By Charlie Senack
After 15 years in Westboro, Wall Space Gallery has left the community for a new venture.
The popular local contemporary fine art gallery first opened its doors in 2004 with the mission of providing “thought-provoking and engaging exhibitions,” according to its website. The gallery works with emerging and established Canadian artists who specialize in traditional or new media.
Wall Space officially opened its new gallery at Bank and Sunnyside, near Lansdowne, on Sept. 9. Ava Cochrane, Wall Space director of community relations, said the move was needed in order to continue their mission.
“We absolutely loved Westboro. We loved the community. But it was really the actual space. We were getting missed a lot on the street,” she said. “We had a narrow entrance and people would walk by and not know that we have been here for 15 years. When this space came up, we were really excited for the new opportunity. We saw so much opportunity in this space and to transform it into our own.”
In order to get the new gallery ready, adjustments were made to the space which used to house a dollar store. Cochrane said they switched how the basement stairs faced and created a more open concept.
Paintings line the bright white walls and are also displayed on movable walls which can transform the gallery for different occasions.
“We really liked the contemporary style so we painted the front black and had the title of our gallery in all caps to be a bit easier to read,” said Cochrane. “We painted the bathrooms in this beautiful deep rose colour and we have little details, like our hanging wall in the back with all our framing samples on display.”
Tiffany April, who has been a curator with Wall Space for two years, said each space brings a new sense of feeling.
“We have this beautiful window frontage so I think curating the front half of the gallery is going to be a real priority,” she said. “When I install an exhibition – either my own work or somebody else’s — there is that body relationship that you bring to the space. Some of it has a chaotic feeling, some of it’s calm. You can get the artist’s message across.”
April moved to Ottawa when she was seven years old and said Wall Space was one of the first galleries she visited when getting into the local art scene.
“I knew it’s a gallery I wanted to be represented by,” she said. “It’s a very warm and close-knit art community.”
A decade ago, Ottawa was bustling with local galleries in trendy neighborhoods such as Mechanicvlle and the Glebe, but now they are dwindling. In the last decade some local artists have said over five galleries have closed in the Kitchissippi area alone. In Wellington West, the Orange Art Gallery is now at risk of closing at the end of the year after their landlord refused to renew the lease.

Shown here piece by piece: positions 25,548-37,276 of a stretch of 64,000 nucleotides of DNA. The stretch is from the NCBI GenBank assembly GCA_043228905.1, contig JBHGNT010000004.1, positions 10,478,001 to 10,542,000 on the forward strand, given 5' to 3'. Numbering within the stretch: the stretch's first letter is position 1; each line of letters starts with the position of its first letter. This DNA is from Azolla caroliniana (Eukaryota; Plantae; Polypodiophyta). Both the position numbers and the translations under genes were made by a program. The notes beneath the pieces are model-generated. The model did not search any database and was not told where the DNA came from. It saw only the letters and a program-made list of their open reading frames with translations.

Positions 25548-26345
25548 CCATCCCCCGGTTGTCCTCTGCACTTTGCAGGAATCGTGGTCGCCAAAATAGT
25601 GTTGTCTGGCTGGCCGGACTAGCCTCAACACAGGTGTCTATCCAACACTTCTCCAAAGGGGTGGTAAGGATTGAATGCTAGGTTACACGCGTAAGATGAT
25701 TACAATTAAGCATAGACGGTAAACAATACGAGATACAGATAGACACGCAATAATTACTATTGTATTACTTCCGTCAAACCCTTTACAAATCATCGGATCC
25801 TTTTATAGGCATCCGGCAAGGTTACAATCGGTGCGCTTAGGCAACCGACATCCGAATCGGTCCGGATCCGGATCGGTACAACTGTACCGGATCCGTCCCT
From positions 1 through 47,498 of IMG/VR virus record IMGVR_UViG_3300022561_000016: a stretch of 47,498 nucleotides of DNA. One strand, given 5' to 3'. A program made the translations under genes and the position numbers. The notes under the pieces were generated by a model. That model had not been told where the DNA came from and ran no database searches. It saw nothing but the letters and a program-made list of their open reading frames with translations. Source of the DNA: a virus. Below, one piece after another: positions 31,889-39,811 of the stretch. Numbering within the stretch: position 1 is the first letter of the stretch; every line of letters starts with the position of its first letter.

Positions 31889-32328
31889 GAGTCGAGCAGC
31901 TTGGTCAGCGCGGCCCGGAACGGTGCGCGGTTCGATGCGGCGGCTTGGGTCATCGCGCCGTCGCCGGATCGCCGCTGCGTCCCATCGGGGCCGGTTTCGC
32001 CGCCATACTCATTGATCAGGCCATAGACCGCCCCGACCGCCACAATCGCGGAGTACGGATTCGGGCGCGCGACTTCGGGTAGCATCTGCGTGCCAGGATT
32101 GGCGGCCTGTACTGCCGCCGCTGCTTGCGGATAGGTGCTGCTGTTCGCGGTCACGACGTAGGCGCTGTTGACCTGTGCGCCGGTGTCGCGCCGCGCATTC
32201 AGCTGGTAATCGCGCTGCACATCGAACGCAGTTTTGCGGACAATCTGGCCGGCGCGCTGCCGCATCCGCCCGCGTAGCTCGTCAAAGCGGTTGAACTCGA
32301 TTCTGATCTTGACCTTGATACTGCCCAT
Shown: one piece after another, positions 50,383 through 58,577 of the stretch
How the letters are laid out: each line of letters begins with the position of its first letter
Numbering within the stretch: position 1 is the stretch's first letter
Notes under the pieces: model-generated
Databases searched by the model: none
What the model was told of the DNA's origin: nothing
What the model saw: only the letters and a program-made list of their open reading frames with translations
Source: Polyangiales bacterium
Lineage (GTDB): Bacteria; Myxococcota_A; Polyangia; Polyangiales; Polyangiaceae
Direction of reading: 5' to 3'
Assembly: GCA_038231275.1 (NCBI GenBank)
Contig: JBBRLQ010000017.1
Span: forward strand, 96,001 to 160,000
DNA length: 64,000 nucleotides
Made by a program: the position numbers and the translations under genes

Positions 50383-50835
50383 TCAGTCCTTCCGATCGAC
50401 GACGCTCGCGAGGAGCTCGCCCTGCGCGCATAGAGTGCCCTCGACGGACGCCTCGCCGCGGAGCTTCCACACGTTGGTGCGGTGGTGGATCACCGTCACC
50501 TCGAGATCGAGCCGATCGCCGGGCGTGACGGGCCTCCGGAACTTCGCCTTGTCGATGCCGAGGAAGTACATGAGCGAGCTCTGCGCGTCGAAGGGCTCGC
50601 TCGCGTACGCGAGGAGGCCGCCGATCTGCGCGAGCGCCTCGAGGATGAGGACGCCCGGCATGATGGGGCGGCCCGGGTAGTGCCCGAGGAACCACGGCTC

April said art plays a significant role in people’s lives and can serve as an archive to the world.
“Art plays such an important cultural role,” she said. “Whether it’s an artist who’s a huge name and selling out or not, it’s about recording our current time period.”
Cochrane agrees and said art is a way to examine and critically think about our surroundings and relay that through a different form.
“It’s a way to express things that we don’t necessarily have the language for. Language can be quite limiting,” she said. “As a neurodiverse artist myself, I find that I can express things that I can’t quite put into words and you can create a world that somebody can step into.”
The COVID-19 pandemic has also changed the way art is viewed and bought, with many galleries closing their physical spaces and relying fully on an online platform. Cochrane said while the beauty of pieces can still be admired through a screen, you aren’t able to appreciate the “static art.”
“You don’t experience art the same way that you do when you see it in person. You can see a photograph online and it’s beautiful, but having that ability to print it and get that depth… the experience is different, the scale is different. It becomes much more personal to see things on the wall,” she said. “Arrangements and layouts are also just as important and critical to the narrative.”
Wall Space Gallery now works with a roster of 70 Canadian artists and 10 jewelers, and is hoping to expand its presence as it embraces new space. Many former clients from Westboro have already stopped by the new location, and the gallery hopes to attract new clientele as well.
In the future they are hopeful to host more events in the gallery space, with the possibility of having a barista on-site to create a niche experience.
“We have our dedicated Wall Space collectors and clientele who have followed us here already, but we encourage everyone to come because it’s a beautiful environment to enjoy artists,” April said. “We’d love to have everybody from Westboro still come to visit us.”